The bottom part of the route took us down through some very impressive second growth on a sort of ramp that seemed to offer the one way into the canyon that wasn’t very steep. The river and canyon make a series of twists and turns, and we followed a route down into the inside of a “U” bend where we thought we could reach the river without too much trouble. We went out almost to the end of the bend, turned left, dropped down a final slope through some brush and found ourselves standing on the North Fork riverbed.
    Here we were, finally, along the North Fork in the canyon that would be dewatered should the Black Canyon hydro project be built. We decided to walk upstream and see what we could see. River gage reports were that the North Fork was flowing at about 38 cfs, near an all-time minimum. That didn’t sound like much before we left, but now that we were really there it looked like a lot more water than I thought it would. The riverbed got rockier and rockier, and the pools deeper. Before we left, we had imagined that with the hot weather we might possibly wade or even swim across pools if we had to. But down in the real canyon, the river soon curved away into deep shade. There was a distinctly cool, even chilly current of air coming down the canyon for what had seemed earlier like a really hot day. Getting wet did not seem like a good idea, so we went as far as we could before deep pools blocked the way.
    As befits a rainforest canyon, everything was draped in green. Big second-growth trees lined both sides, even the northwest, non-DNR, non-NRCA side where it looked like forest practice regulations had kept former owner Weyerhaeuser from logging right down to the river, though the cutting came close to it. 
On that other side of the river we saw where water from Canyon Springs, located somewhere up the slope, came pouring down in surprising volume. Somewhere up above us was a pipeline taking water from the springs to supply part of the City of Snoqualmie’s needs.

    With our upstream progress stopped, we turned around and followed the river back down below where we had first reached it, to where we were again halted by deep pools. We could see ahead where the river dropped away. We briefly considered whether it would be wise to forge on and follow the river down, taking our chances on coming out in someone’s back yard, since there was no other practical way up and out other than the way we had come down. But the lateness of the hour, after 5 p.m., the cool current of air, and the uncertainty of what and who we would find led us to go back up the way we came.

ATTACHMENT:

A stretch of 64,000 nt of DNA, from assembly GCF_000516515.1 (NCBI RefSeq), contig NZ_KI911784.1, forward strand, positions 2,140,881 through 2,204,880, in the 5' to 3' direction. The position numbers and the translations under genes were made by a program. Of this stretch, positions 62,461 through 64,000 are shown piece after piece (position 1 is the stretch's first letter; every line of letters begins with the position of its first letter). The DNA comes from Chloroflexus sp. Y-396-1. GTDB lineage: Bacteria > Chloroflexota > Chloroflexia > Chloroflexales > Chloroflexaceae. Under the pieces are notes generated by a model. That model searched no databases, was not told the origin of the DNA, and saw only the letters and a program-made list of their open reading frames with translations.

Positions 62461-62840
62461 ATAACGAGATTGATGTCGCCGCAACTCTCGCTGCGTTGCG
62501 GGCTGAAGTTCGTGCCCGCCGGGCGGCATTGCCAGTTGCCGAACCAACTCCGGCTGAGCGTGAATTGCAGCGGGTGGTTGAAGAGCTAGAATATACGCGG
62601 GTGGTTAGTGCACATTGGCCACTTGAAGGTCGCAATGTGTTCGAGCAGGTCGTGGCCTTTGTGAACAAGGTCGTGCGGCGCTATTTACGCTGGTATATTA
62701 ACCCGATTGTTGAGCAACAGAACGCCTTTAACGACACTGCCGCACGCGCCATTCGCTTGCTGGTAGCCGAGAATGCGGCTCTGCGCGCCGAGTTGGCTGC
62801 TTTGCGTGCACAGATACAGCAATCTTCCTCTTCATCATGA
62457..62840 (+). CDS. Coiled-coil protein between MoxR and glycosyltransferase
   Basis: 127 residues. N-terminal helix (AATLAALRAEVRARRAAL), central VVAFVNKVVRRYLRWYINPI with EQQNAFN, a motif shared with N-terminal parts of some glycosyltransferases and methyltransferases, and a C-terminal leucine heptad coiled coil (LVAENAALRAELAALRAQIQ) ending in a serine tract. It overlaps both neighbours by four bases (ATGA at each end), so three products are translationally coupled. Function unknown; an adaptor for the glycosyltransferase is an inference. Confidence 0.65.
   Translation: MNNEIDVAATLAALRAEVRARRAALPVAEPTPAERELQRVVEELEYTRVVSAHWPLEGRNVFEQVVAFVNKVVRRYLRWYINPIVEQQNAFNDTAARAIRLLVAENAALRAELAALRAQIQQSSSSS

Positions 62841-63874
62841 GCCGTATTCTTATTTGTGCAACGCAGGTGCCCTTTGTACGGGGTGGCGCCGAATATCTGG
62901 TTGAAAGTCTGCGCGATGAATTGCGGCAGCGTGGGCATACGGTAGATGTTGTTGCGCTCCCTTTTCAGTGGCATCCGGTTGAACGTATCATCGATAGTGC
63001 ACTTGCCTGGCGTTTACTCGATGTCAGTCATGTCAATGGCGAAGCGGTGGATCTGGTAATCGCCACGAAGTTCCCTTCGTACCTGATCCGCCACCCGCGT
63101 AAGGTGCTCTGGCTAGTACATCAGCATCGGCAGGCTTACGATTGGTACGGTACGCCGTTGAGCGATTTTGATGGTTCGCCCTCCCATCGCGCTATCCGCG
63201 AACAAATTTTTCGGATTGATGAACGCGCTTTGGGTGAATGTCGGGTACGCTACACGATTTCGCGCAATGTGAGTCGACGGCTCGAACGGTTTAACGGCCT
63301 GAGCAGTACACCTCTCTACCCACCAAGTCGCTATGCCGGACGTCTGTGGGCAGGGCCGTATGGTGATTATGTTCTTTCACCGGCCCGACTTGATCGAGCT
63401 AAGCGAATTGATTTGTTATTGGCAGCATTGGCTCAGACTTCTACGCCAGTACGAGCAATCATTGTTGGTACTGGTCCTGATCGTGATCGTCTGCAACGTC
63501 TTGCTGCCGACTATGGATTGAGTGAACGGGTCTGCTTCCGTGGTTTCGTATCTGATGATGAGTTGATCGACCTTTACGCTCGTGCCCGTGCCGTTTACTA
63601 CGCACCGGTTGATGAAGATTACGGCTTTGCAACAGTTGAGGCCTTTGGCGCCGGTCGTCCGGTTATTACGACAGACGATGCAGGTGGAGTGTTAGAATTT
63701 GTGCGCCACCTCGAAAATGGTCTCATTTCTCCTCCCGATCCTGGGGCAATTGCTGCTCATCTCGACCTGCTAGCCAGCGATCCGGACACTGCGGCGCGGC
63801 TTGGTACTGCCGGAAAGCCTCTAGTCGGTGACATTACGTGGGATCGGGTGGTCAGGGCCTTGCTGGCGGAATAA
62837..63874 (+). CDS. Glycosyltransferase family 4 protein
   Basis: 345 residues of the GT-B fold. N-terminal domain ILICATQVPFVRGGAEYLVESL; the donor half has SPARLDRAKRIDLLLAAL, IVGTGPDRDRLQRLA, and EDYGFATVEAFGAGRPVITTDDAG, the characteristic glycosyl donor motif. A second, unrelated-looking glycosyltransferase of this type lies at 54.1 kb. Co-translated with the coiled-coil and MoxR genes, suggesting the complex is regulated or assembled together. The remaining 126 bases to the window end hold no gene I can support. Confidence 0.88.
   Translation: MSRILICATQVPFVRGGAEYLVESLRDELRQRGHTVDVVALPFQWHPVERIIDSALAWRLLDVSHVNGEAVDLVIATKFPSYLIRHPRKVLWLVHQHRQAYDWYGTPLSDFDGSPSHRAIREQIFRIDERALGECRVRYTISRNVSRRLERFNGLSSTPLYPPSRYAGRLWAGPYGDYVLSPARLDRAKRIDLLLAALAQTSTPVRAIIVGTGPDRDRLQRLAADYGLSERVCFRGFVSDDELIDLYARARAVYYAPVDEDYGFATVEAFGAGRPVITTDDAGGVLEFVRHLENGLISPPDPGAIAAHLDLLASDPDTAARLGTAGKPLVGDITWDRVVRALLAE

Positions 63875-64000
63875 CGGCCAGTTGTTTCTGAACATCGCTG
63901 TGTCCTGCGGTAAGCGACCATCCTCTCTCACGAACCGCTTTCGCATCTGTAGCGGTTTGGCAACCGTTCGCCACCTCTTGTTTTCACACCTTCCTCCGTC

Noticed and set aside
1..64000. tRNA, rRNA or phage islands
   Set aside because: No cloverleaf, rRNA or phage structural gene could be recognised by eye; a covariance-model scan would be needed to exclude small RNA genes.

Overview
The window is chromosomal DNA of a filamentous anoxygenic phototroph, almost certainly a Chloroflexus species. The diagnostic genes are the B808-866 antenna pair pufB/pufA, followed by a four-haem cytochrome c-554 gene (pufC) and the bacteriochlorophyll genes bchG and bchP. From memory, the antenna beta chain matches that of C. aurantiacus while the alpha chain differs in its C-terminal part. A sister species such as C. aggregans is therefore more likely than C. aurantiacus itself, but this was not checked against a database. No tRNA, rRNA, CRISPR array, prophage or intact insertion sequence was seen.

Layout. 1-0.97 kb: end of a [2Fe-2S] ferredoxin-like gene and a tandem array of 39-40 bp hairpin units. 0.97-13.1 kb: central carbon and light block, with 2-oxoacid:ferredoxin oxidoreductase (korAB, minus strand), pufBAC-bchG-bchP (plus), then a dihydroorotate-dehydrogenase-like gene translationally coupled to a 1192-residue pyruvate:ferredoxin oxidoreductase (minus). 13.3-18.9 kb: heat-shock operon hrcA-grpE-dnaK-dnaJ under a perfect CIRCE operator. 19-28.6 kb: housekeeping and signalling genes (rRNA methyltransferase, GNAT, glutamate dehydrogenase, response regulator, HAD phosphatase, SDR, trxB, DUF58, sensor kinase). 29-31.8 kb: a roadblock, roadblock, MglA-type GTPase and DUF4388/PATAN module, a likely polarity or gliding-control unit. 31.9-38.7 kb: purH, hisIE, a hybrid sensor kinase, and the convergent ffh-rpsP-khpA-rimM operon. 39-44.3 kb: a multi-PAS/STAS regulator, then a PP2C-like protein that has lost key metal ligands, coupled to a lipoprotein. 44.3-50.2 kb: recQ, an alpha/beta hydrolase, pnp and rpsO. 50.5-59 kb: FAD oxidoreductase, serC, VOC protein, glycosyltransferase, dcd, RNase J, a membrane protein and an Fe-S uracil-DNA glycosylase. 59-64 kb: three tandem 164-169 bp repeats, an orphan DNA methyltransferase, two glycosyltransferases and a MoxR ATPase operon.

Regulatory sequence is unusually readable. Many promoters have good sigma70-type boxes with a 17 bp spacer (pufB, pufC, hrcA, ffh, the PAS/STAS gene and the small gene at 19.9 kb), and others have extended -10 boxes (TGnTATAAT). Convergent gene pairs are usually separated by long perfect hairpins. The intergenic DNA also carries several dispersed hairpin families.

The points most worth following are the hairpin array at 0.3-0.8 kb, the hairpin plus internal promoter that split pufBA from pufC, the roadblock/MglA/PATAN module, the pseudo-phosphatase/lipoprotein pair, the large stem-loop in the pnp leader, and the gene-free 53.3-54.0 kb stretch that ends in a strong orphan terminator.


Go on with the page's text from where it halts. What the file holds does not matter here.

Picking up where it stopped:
So, somewhat reluctantly, we turned around. “Normal” hikes go uphill on the way “in” and downhill on the way “out.” Here we had to go back up on the way out and regain the 700 feet of elevation we had lost coming down off the old road, battling up through the sword fern and wondering where our feet might stop. We again found the dry streambed and followed it up partway to where it started looking too steep and scary, then went back into the talus/woods. I have to admit that the old road was a welcome sight, marking as it did the end of an arduous if not very long climb.
From there on it was all downhill, an easy stroll compared to the sword fern climb. We hadn’t been able to explore as much of the canyon as we had wanted to, but we had managed to make it there and back. DNR’s defense of its Natural Resource Conservation Area here could be critical, and at least now their Natural Areas manager could speak with the authority of having actually been there, always a worthwhile thing.
    Not just NCCC but a number of other conservation groups will be watching this proposal closely. To the north, at Sunset Falls on the South Fork Skykomish river, Snohomish P.U.D. is trying to build a low-power hydro project. It too is in a NWPCC-protected reach. The “extraordinary benefit” in that case appears to be an offer to pay for continued operation of a trap and haul facility, where anadromous fish are captured below Sunset Falls and trucked and released upstream for spawning in river reaches above the falls where they never occurred naturally. The Washington Department of Fish and Wildlife says it can no longer afford to operate the trap and haul.
    Not everyone thinks that the trap and haul is really an environmental benefit. The introduced anadromous fish displaced resident fish populations. Eagles once nested along the South Fork Sky and fed on resident trout. They no longer do so, but they do scavenge salmon carcasses in winter. Gains were offset by losses.
    At least a case is being made for “benefits” on the South Fork Sky, even if it is a poor one. 
It is hard to see what possible benefits can be claimed for taking water out of the North Fork Snoqualmie. Yet the proponents forge ahead, acting as if the NRCA and NWPCC designations mean nothing.
    Do they know something that the rest of us don’t? Hard to say, but it seems very strange. If they can build this project despite it being within a state Natural Resource Conservation Area, and a NW Power and Conservation Council protected river reach, then truly no place is safe, and we could see proposals even within National Parks and Wilderness areas. The Black Canyon Hydro proposal is a test case if ever there was one. If they can build one here, they can, and will, build them everywhere water runs downhill, and we could see the end of cascades in The Cascades.